Contact: abarker@nmu - PowerPoint PPT Presentation

contact abarker@nmu edu l.
Skip this Video
Loading SlideShow in 5 Seconds..
Contact: abarker@nmu PowerPoint Presentation
Download Presentation
Contact: abarker@nmu

play fullscreen
1 / 18
Download Presentation
Contact: abarker@nmu
Download Presentation

Contact: abarker@nmu

- - - - - - - - - - - - - - - - - - - - - - - - - - - E N D - - - - - - - - - - - - - - - - - - - - - - - - - - -
Presentation Transcript

  1. Contact: Rocks Made By: Amy Barker

  2. Rocks In this lesson you will learn about the rock cycle and what some kinds of rocks there are on Earth. First thing we will begin with is identifying the three main different kinds of rocks. Below are three different kinds of rocks. Using what you already know about rocks, can you determine what kind is which?

  3. The three main types of rocks are Igneous, Metamorphic, and Sedimentary. Igneous rocks are made from volcanic material. Metamorphic rocks are rocks that were something else but have been changed. Sedimentary rocks are made of small particles of rock. This rock is called an obsidian. It is an example of an igneous rock. This metamorphic rock is called gneiss. Limestone is considered a sedimentary rock.

  4. Believe it or not, but all of these kinds of rocks are related. Their relationship to one another is called The Rock Cycle. Study the picture and see how one type of rock can be changed to another kind.

  5. Igneous Rocks The formation of igneous rocks depends solely on magma. As you can see from this diagram, an oceanic plate drives itself underneath the continental plate. This is called a fault. The oceanic plate is more dense than the continental plate making it go underneath the lighter continental plate. The oceanic plate activates the zone of magma generation, causing it to come up through the Earth’s crust and create a volcano. The magma that reaches the surface is called lava, and when it cools, it forms igneous rock.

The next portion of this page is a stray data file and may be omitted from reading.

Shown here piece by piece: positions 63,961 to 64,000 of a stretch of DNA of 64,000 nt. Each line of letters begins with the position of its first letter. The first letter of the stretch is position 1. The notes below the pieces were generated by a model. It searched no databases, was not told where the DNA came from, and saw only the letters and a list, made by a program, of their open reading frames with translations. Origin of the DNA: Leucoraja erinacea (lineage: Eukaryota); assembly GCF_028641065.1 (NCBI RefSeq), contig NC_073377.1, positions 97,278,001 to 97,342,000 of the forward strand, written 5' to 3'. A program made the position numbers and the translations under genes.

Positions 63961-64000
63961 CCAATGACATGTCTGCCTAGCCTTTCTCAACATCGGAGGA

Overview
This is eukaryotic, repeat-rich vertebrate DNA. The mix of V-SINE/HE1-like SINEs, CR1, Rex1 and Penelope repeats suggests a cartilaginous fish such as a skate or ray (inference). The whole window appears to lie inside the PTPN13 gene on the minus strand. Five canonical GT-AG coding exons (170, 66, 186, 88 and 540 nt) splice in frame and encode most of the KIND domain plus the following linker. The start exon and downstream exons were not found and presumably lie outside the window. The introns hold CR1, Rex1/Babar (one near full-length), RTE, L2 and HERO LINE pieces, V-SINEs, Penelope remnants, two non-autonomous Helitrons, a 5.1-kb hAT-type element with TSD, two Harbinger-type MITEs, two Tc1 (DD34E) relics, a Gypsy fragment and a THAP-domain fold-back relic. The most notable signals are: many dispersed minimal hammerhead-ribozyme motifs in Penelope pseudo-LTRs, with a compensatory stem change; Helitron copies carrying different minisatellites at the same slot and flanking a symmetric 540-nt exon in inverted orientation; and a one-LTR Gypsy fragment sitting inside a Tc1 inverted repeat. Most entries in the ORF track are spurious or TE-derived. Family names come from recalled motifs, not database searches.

6. As you can see from this picture, not all of the magma, called the batholith in this picture, reaches the surface. Some of it remains in dikes, sills, and laccoliths. This magma then cools over a long period of time and becomes igneous rock also. For more information about the formation of igneous rocks, go to Igneous Rock Formation

  7. Here are some examples of igneous rocks. This igneous rock is called basalt. It is generally found on the surface of the Earth, composed of cooled lava. Granite is a common form of igneous rock found. Below is a picture of Granite in a close-up view.

  8. Metamorphic Rocks Metamorphic rocks are rocks that were once of one kind but because of heat, pressure, or a chemical change, they were changed into something else. These rocks are called metamorphic rocks because they are “morphed,” or changed to a different kind of rock. The rocks could have been either igneous, sedimentary, or even another metamorphic rock to begin with. This rock is called granite. It is an igneous rock. Because of heat and pressure, it can be changed to a metamorphic rock called marble. This is what becomes Of granite when it is “morphed.” This is marble. This is a close-up of a section of marble rock.

  9. A common way for metamorphic rocks to form is by the help of the formation of igneous rocks. When igneous rock is hot magma, the rock surrounding this magma heats up also. This rock will become very hot and will change because of the heat and pressure. When it cools, it will no longer be exactly like what it was originally. It will have changed to metamorphic rock. This is a conglomerate rock. It was formed from heat and pressure and turned into a metamorphic rock. This “morphed” rock is called quartz.